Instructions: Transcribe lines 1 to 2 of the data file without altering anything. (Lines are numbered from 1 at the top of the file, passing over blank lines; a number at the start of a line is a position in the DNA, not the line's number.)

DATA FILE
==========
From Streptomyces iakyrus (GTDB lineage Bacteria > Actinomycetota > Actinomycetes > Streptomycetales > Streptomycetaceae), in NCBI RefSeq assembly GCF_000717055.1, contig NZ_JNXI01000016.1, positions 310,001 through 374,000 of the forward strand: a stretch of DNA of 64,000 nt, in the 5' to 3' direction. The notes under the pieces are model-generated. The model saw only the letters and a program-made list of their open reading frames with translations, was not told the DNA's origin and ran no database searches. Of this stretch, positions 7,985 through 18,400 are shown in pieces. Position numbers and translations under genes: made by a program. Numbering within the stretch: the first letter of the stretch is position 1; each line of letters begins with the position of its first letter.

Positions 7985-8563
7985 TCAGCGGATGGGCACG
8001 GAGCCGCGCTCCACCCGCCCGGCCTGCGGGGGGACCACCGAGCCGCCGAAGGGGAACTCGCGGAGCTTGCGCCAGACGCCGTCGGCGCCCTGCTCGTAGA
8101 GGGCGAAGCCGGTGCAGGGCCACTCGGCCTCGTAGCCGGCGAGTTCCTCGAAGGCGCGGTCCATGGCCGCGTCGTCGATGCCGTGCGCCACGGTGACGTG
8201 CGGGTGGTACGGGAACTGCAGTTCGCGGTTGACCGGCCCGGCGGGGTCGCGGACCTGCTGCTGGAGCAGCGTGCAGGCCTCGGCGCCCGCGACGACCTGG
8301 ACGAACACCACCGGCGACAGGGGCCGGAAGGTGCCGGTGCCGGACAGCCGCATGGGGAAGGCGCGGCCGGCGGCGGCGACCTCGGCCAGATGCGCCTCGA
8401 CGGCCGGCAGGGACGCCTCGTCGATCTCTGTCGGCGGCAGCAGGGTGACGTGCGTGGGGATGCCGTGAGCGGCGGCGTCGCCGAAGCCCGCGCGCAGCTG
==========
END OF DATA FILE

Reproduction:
From Streptomyces iakyrus (GTDB lineage Bacteria > Actinomycetota > Actinomycetes > Streptomycetales > Streptomycetaceae), in NCBI RefSeq assembly GCF_000717055.1, contig NZ_JNXI01000016.1, positions 310,001 through 374,000 of the forward strand: a stretch of DNA of 64,000 nt, in the 5' to 3' direction. The notes under the pieces are model-generated. The model saw only the letters and a program-made list of their open reading frames with translations, was not told the DNA's origin and ran no database searches. Of this stretch, positions 7,985 through 18,400 are shown in pieces. Position numbers and translations under genes: made by a program. Numbering within the stretch: the first letter of the stretch is position 1; each line of letters begins with the position of its first letter.

Positions 7985-8563